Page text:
THE BARBETTE PROJECT
Gender Performance and Queer Bodies
The true story of Barbette*, a legendary gender-bending trapeze artist, woven with the lived experiences of LGBT+ people and circus artists today.
A show that's part historical research, part autobiographical explorations of gender then and now, in a mix of theatre, circus, video projections and live art.
This show is currently being researched and devised by Stav Meishar and a small team of LGBT+ artists. We're looking at how concepts of gender set by society are affecting us and trying out different exercises to explore these themes, drawing on our own experiences as well as survey responses we’ve collected from LGBT+ people, particularly those in the circus industry.
The result will be what we call "open source play" - a road map, a script that leaves space for any performer (or multiple!) to combine their personal history with Barbette’s story:
We’ve taken key moments in Barbette's life and written them as 1st person monologues. The monologues are accompanied by sets of guidelines and exercises to help performers engage with the themes and create performative responses to it - a dance, a poem, a drag act - using their autobiographical experiences as raw material, as reflected through the lens of Barbette's life.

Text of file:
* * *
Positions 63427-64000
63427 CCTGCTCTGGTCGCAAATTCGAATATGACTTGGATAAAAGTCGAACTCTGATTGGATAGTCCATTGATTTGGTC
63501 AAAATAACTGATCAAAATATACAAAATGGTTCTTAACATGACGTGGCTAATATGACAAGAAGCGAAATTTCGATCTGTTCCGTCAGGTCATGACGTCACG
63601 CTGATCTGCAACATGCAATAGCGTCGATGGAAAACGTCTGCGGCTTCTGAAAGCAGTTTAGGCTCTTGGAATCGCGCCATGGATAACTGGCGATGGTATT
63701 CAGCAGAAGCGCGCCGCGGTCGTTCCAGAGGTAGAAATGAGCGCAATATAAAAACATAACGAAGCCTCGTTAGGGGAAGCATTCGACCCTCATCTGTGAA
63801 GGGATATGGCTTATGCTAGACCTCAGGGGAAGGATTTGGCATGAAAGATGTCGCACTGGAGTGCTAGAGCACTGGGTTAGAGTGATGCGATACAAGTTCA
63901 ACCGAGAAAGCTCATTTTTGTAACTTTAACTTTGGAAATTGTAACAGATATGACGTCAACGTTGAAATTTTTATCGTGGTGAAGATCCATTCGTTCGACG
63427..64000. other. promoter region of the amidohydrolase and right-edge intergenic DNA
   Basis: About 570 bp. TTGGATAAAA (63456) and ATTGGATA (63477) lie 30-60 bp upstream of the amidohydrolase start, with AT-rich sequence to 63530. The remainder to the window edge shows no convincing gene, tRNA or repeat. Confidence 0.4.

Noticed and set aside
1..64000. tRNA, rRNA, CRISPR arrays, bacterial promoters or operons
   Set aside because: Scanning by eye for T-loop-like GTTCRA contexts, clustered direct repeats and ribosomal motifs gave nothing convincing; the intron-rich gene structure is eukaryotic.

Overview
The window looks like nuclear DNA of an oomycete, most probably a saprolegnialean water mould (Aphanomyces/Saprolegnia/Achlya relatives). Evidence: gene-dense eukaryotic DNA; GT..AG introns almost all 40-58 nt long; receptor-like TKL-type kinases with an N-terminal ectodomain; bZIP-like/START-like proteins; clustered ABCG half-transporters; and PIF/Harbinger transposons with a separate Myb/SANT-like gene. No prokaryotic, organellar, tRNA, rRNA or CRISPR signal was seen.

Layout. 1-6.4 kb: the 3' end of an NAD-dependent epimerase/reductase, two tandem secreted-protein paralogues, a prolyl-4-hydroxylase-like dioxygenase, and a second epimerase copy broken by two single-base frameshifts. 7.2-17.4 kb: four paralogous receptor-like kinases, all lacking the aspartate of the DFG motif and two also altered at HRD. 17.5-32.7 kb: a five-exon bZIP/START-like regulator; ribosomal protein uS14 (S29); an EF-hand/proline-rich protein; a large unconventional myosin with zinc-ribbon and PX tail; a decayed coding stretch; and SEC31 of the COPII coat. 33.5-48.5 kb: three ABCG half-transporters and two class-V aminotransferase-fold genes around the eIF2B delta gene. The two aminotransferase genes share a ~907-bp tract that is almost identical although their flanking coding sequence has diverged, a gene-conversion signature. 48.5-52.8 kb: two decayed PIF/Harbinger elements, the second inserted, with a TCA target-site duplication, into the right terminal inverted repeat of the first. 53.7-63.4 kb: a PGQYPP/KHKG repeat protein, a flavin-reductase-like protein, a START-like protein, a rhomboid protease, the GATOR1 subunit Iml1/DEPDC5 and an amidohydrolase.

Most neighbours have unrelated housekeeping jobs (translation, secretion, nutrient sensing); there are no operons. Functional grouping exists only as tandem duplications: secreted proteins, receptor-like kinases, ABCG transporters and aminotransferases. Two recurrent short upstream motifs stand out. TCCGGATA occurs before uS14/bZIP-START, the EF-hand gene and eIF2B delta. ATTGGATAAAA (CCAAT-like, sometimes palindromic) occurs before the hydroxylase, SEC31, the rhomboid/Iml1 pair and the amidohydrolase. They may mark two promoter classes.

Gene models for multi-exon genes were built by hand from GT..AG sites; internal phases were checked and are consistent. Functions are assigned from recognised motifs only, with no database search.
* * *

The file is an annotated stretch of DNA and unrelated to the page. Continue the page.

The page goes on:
Eventually, any performer who relates to these themes could use our “open source play” to make a show that’s totally unique to them.
How we approach our research:
Barbette's story will serve as a lens through which we will explore questions of gender performance and body expectations: What kind of the pressures does the performance industry puts on artists' bodies, on how we look, perform and behave? How does our industry's approach to bodies and gender contrasts or reflects society's expectations of women and men? What kind of performances do we put on consciously and subconsciously in our everyday lives?
*Barbette (December 19, 1898 – August 5, 1973) , born Vander Clyde Broadway, was an American female impersonator, high-wire performer, and trapeze artist from Texas. Barbette performed his acts in full drag, maintaining the illusion of femininity until the very end when he would pull off his wig and strike exaggerated masculine poses. In the early 1920s he traveled to Europe and appeared in such venues as the Casino de Paris, the Moulin Rouge, the Médrano Circus and the Folies Bergère. It was there that he reached the peak of his fame and became an inspiration to a number of artists, including Jean Cocteau and Man Ray.
"Barbette," wrote Cocteau, “transforms effortlessly back and forth between man and woman. His female glamour and elegance are like a cloud of dust thrown into the eyes of the audience, blinding it to the masculinity of the movements he needs to perform his acrobatics.”